When you own stocks, you essentially own a portion of a company, but don’t have to do any work for them to turn a profit. You simply allow them the use of your invested money and realize a return on that money if the company does well. Stocks are the most passive investment vessel you can find.

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Easier diversification

You can own as many different stocks as you desire and even a portion of a share. This allows for easy diversification among both industries and companies. You can even diversify how risky your portfolio is. When investing in real estate, you must own the entire property — unless you’re investing via real estate investment trusts (REITs)— and would need much more money to diversify in the same way as the stock market.

Liquidity

Stocks are very liquid when compared to real estate. In fact, most trading platforms allow you to move money to your banking account with the click of a button. This can be helpful if you think you may need to access the funds at a later date, but what to put them to use for the near future.

Stock cons

Economic downturns can cause major loss

While over the long term, stocks generally increase in value, there may be periods of economic downturn in which your stocks lose a huge amount of value within a couple hours. And while it may be your first instinct to panic and pull out the rest of your money, it’s best to remain unemotional and detached from your investment during this time. The market will usually correct itself after a period of time and your investments will increase again.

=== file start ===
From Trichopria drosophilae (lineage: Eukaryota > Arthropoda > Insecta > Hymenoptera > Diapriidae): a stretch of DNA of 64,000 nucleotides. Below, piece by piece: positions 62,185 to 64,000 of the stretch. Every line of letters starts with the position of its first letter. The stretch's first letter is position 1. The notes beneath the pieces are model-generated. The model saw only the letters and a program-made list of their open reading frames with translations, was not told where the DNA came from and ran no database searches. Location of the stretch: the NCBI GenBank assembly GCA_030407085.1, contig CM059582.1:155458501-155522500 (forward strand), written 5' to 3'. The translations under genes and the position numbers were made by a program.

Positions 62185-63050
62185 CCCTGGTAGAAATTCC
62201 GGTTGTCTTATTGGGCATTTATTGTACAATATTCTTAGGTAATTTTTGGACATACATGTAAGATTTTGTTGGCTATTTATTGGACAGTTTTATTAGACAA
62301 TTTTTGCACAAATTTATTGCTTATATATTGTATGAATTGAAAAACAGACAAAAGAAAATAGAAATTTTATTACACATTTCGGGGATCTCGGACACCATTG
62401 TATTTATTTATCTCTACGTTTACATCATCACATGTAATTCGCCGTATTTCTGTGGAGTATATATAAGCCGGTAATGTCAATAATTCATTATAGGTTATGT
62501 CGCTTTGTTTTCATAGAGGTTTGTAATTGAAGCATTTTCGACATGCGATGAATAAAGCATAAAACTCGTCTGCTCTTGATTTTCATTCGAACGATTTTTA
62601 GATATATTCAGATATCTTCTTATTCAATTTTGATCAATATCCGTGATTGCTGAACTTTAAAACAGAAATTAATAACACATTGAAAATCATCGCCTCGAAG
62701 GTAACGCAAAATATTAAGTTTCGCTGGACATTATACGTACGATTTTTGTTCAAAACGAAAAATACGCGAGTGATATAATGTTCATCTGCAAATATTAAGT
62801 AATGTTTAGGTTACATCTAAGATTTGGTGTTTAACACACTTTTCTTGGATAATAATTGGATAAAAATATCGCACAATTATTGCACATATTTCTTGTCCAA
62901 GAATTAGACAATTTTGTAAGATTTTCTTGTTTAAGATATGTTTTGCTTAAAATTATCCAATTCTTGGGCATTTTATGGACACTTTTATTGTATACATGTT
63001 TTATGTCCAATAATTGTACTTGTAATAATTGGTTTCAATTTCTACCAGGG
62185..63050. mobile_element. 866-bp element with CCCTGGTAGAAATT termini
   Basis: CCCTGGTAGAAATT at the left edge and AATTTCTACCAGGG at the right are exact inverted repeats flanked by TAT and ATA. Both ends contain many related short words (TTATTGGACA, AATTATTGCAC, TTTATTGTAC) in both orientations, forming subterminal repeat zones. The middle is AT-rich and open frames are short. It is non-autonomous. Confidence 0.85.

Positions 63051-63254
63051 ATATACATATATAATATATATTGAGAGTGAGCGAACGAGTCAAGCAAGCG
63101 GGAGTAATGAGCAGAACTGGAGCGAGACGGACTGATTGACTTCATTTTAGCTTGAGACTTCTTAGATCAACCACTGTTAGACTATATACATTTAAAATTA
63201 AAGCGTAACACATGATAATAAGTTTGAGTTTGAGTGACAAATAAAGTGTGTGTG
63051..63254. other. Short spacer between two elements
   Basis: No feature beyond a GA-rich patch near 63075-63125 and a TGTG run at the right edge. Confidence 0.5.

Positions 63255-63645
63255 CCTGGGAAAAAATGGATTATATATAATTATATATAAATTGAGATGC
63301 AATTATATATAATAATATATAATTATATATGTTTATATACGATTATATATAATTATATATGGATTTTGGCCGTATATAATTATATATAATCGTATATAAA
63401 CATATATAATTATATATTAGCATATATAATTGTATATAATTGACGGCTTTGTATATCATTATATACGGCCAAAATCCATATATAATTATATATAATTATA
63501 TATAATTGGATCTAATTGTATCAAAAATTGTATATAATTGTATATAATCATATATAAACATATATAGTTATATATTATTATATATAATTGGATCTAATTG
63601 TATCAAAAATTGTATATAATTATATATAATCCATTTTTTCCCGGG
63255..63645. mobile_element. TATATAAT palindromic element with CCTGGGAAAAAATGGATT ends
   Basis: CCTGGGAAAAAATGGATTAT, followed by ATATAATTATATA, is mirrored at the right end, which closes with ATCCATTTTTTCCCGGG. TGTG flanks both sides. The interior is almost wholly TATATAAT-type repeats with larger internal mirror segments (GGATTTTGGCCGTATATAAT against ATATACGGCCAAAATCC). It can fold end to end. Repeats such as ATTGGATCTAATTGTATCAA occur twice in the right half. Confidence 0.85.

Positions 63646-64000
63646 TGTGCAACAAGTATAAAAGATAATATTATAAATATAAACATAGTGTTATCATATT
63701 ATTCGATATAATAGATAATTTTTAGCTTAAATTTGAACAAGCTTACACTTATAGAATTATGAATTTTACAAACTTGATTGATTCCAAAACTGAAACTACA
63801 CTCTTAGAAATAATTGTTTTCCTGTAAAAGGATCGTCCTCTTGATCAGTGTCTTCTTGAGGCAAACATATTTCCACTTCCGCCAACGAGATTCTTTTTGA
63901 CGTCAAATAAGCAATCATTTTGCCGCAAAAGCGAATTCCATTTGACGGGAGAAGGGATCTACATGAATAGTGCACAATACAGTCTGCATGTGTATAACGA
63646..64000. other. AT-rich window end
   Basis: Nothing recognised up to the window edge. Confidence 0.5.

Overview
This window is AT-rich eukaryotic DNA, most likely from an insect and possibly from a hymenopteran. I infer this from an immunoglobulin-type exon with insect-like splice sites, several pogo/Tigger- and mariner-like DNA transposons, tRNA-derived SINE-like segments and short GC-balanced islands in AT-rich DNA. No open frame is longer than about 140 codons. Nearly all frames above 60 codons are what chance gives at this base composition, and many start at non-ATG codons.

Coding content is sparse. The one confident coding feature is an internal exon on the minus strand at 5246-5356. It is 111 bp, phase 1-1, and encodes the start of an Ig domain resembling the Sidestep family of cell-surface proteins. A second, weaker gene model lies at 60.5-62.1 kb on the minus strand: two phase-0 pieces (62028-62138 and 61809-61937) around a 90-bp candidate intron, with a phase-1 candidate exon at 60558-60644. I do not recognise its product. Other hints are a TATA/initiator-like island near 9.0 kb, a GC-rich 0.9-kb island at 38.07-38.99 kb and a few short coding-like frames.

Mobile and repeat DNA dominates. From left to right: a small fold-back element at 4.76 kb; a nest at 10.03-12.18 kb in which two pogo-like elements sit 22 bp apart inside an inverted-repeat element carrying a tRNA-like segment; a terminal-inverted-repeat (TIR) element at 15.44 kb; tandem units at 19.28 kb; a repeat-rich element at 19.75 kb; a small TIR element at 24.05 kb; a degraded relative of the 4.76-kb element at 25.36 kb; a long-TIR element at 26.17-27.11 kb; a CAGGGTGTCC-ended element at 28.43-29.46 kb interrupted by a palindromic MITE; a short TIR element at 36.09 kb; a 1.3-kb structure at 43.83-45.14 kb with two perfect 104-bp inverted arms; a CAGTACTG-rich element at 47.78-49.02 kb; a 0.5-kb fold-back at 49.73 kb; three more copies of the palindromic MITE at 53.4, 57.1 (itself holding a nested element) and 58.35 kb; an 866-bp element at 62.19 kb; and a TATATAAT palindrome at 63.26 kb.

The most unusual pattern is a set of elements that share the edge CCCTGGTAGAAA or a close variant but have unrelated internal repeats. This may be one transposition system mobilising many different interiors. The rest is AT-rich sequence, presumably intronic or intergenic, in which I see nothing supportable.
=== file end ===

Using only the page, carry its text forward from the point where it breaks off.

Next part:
This has never been more relevant than the crashes we’ve seen in the past few weeks from COVID-19. In times like these, real estate appears to be the more stable option for investors, although it comes with its own challenges if we dip into a recession.

Stock prices fluctuate frequently

Unlike real estate, stock values change by the minute. While you may be able to get ahead of a slowly falling real estate market, stocks can be a bit more tricky. Plus, they may go up again soon so it’s not always a good idea to pull out your money in panic.

High risk

While you may be able to increase your wealth some by investing in the long term, trying to make a large profit through stocks can be difficult. You can buy into riskier stocks in the hopes that they pan out. But, remember that you have no say in the company so you can’t have any effect on its trajectory. This in and of itself makes stocks risky — profit and loss is out of your hands.

Time-consuming

If you’re wanting to play the short term game, you’ll need to pay close attention to the market to know when to buy in and when to pull out funds. But, if you’re playing the long term, you’ll need to be okay with sitting on the sidelines and letting the market go one without any capacity to change it.

In both types of investments, it’s imperative that you do your research, so no matter what, don’t go in blind.

Author Bio: Luke Babich is the CSO of Clever Real Estate, the online referral service that connects home buyers and sellers with top-rated agents. Luke is a real estate investor in St. Louis, MO with over 24 units who specializes in multifamily units. His first investment was a house hack with Clever’s cofounder, Ben Mizes.